In other words, Usability is the actual key, always has been !
Neither Usability nor User Experience needs to be designed ..
Usability needs engineering, and User Experience needs measuring ..
But both applies to an interactive product, and that is the only part which needs to be designed, as in Interaction Design ..

Usability defines the extent of use (satisfying context) ..
User Experience defines the perception of use (responsive feelings) ..

Usability creates User Experience ..
User Experience emphasizes Usability acceptance ..

Usability Engineering researches the ease of use ..
User Experience Design .. hold on

I was wrong, User Experience cannot be designed (why?), but we can Design for the User Experience, in which case, we should refer to Interaction Design instead ..

Interaction Design harnesses Usability to exceed desirable expectations from User Experience ..

UE-IxD-UXA

It all starts with Usability Engineering then, interesting !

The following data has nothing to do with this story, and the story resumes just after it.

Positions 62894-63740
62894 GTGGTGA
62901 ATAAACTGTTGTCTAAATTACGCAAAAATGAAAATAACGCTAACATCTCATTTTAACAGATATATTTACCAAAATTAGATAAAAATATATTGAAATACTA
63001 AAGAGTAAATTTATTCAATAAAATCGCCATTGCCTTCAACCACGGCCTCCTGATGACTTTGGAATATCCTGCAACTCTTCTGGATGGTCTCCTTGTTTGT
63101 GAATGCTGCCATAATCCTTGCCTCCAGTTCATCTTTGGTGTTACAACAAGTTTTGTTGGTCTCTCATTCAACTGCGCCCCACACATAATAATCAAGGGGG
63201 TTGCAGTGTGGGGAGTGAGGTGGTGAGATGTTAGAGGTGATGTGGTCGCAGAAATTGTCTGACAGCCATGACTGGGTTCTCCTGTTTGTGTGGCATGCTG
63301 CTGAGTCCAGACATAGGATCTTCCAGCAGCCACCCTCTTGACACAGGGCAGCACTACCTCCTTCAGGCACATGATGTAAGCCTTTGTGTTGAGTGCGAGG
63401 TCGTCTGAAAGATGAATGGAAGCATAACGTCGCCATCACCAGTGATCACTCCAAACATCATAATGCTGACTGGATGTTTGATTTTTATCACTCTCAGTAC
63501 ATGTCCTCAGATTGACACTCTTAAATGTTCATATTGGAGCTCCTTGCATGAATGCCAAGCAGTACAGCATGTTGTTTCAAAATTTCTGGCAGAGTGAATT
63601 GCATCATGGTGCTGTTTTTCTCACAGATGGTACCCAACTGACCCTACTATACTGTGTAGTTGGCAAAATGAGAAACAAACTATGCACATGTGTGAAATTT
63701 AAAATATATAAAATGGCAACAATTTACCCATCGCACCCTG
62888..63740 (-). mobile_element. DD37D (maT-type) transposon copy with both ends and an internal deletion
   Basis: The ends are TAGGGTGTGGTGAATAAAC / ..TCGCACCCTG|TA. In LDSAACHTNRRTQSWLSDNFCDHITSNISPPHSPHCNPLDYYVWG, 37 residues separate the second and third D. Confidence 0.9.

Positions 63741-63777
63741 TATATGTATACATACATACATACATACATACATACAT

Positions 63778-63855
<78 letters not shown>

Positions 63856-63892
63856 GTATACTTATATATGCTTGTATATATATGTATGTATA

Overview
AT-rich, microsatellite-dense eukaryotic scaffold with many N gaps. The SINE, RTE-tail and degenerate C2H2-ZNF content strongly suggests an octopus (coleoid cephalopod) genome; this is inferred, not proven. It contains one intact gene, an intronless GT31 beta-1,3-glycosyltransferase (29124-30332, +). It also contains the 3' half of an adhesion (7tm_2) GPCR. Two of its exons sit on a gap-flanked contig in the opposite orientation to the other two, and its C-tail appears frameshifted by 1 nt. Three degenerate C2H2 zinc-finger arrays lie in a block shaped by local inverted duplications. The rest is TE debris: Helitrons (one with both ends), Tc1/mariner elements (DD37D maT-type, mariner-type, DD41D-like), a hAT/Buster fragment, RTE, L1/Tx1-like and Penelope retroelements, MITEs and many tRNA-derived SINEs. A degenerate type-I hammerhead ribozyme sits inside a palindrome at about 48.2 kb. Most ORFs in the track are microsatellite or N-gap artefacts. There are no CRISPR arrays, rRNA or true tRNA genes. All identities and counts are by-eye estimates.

According to Wikipedia, common usability evaluation methods include:

  • Usability testing (Gold standard of Usability Engineering, but the most involved and expensive method)
  • Interviews
  • Focus groups
  • Questionnaires/Surveys
  • Cognitive walkthroughs
  • Heuristic evaluations
  • Rapid Iterative Testing and Evaluation (RITE) method
  • Cognitive task analysis
  • Contextual inquiry
  • Think aloud protocol

Online Resources:

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Today I had an interesting question, what is my UX Strategy?

My answer was something about parallel work streams and synchronizing UX with development, sounds like a good idea at the moment ..
After doing my homework, I think I have more accurate answer to that ..
In fact, it wasn’t quite correct trying to think of a strategy in a single statement, if there is no identified actions it would be more like a discipline then a strategy ..